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Cyprus will see difficult times, but we will emerge — Business Leader

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Business in Cyprus will emerge from hard times
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For Marios Loucaides, former director of the Cyprus Trading Corporation who now heads the consulting firm +Praxis, there are difficult times ahead for Cyprus.

“The government has forecast about a 7 per cent contraction in GDP, with recovery in 2021 of 5.1 per cent resulting to the same level of GDO as 2018. I find this somewhat optimistic,” Loucaides says. “And if there is a second wave of the pandemic, even if it takes place abroad, we have only uncertainty.”

“We are going to see a major drop in activity, as the tourism slowdown will ultimately effect every area of the economy. Tourists provide a major support, not just for hotels and restaurants, but for car rentals, supermarkets, retailers etc.”

Loucaides said other businesses as well which had a major effect from the pandemic one example being the wedding business. “A wedding here typically involves 1,000 people as guests, and later 300 at a dinner, and this clearly relates to a lot of other businesses for supplies, transport, photography and other services. This business is almost entirely at a stillstand, for now, and the effect is significant,” he explains.

Loucaides also foresees difficult times for the banking sector. “The banks are awash with liquidity, and so risk making lending too easy. Then, the non-performing loans are being sold off at a low value, so they will be effectively written off balance sheets in the future.”

In the commercial sector, foreign competition is upping the ante for Cyprus businesses. “Companies from Greece, Israel and Malta have been acquiring Cyprus companies and getting footholds in the sector. We’ve seen Greeks move into the electric goods, food, and furniture areas, just to name a few. Israel is moving in tech sectors and in food and drink. Malta has invested in the furniture, food, DIY and golfing sector, and, of course, a Maltese company own a big stake of CableNet.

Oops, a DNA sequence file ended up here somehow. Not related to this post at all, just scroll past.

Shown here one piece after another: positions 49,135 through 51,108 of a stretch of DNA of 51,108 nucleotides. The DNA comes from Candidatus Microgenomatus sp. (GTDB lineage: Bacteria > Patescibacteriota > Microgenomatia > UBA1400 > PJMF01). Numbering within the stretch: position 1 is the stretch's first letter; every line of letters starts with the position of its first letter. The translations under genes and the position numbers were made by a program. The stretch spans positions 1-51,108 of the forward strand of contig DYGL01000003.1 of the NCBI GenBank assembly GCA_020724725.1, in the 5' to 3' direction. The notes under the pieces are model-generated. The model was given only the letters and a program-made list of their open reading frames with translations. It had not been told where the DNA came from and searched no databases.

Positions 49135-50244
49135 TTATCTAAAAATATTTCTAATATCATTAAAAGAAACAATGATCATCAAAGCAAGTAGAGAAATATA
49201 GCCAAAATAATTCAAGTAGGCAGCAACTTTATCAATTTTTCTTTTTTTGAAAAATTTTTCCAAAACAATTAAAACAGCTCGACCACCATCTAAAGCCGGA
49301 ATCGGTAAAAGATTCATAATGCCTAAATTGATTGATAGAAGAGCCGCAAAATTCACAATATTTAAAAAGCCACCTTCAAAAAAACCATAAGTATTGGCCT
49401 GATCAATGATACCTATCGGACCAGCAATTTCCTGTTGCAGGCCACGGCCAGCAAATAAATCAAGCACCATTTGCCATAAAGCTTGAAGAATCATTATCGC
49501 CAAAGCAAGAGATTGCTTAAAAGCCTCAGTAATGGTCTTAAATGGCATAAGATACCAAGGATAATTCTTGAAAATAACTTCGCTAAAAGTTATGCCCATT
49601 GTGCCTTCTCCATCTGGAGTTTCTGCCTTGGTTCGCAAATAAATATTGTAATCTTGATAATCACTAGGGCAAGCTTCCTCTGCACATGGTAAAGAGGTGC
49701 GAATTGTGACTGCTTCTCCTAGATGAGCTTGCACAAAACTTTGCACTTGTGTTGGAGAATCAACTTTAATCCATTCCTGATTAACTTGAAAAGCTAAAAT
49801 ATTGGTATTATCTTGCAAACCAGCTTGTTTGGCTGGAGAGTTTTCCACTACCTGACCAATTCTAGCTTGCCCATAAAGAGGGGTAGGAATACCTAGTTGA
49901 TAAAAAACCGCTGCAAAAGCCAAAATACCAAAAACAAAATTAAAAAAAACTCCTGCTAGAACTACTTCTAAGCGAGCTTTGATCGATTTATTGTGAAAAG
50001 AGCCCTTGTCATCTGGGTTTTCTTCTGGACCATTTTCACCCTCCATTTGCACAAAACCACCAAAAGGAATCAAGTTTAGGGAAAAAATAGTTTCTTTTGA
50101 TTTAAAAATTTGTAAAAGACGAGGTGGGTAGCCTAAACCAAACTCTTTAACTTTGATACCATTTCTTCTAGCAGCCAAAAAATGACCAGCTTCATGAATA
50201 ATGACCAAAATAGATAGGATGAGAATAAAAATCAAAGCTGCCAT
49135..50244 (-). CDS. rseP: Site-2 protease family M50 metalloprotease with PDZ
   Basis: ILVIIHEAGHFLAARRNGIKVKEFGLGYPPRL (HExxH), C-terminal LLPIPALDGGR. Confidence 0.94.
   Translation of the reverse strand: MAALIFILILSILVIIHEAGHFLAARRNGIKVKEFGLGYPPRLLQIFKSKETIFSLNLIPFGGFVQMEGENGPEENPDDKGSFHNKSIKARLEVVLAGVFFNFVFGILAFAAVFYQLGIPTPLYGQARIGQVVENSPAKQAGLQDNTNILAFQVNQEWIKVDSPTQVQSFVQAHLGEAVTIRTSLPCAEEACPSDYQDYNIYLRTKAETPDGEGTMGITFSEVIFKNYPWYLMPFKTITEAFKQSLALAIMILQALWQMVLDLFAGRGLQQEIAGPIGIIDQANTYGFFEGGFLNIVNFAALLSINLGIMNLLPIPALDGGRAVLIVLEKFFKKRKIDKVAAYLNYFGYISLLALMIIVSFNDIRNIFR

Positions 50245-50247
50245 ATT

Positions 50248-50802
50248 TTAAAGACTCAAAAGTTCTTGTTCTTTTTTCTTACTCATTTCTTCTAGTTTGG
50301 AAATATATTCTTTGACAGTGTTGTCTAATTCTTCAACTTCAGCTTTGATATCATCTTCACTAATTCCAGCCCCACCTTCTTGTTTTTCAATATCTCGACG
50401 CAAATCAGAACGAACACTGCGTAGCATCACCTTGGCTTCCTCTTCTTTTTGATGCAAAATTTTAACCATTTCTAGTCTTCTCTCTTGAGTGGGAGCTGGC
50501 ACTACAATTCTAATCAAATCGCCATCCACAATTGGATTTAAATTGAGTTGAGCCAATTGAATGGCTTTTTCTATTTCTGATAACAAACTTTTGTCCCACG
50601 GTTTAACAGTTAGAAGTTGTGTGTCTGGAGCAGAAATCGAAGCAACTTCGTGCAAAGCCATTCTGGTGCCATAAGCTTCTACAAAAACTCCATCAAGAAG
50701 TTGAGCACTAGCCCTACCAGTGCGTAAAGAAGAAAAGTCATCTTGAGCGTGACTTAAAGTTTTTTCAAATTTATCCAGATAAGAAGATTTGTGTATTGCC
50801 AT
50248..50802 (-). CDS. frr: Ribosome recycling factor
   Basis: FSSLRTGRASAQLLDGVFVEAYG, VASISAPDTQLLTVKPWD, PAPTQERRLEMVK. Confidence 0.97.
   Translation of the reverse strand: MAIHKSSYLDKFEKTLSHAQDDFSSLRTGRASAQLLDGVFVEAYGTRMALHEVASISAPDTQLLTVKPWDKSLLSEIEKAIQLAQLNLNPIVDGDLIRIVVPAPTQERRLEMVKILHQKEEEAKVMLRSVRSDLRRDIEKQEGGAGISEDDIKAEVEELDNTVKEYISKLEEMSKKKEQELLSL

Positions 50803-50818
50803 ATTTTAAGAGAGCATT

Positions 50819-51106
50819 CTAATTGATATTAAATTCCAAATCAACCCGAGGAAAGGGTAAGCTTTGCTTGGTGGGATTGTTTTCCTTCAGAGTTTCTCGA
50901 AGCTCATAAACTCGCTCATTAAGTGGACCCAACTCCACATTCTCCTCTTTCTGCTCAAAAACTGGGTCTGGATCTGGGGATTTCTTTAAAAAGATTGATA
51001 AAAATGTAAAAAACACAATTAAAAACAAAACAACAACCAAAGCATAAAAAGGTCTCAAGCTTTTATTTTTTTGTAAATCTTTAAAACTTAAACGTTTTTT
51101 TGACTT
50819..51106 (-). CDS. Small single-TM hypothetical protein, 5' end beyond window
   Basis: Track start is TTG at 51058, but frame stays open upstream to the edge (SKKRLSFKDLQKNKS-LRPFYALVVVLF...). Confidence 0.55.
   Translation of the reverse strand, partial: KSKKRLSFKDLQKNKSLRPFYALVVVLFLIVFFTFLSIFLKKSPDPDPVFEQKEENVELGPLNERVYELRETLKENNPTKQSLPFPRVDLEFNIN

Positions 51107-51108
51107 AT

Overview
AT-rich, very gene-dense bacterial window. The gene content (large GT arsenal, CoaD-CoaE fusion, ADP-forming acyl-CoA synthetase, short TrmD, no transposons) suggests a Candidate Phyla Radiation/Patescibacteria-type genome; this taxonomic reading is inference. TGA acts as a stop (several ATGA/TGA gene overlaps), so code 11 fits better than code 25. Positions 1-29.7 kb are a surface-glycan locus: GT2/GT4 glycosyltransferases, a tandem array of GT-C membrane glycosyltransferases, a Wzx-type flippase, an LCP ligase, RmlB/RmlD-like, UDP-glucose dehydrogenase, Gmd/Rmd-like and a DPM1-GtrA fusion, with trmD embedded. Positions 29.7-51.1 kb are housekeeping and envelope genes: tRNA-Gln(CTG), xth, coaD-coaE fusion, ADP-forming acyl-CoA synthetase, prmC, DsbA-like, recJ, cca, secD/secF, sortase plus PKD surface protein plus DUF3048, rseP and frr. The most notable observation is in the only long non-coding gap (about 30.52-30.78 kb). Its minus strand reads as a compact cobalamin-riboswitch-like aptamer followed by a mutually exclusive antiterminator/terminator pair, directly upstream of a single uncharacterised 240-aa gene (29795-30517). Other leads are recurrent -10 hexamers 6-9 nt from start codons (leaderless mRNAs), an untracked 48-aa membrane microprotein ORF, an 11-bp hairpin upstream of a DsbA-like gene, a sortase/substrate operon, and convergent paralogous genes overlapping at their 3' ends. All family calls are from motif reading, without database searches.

But there are areas with new opportunities for the Cyprus economy, Loucaides points out. “Education is an area that is growing fast here. With the Brexit it may become even more attractive. And the health sector has real chances for development, as Cyprus offers a kind of neutral zone between the Middle East and Europe,” he says.

But to develop international business, Cyprus needs better international connections, both in terms of networking, and in terms of travel. “There are not enough flights between Cyprus and Middle Eastern destinations,” Loucaides says. “And telecommunications networking connections are still too slow and too expensive.” he notes.

Loucaides calls for the government to redouble its efforts in improving infrastructure, to make Cyprus more competitive. “And further efforts must be made to streamline the bureaucracy and to digitalise government services.”

“There is no question that Cyprus is to pass through difficult times,” he concludes. “But we have seen difficult times before, and we’ve always come through. We will succeed in this again.”

 

 

 

 

 



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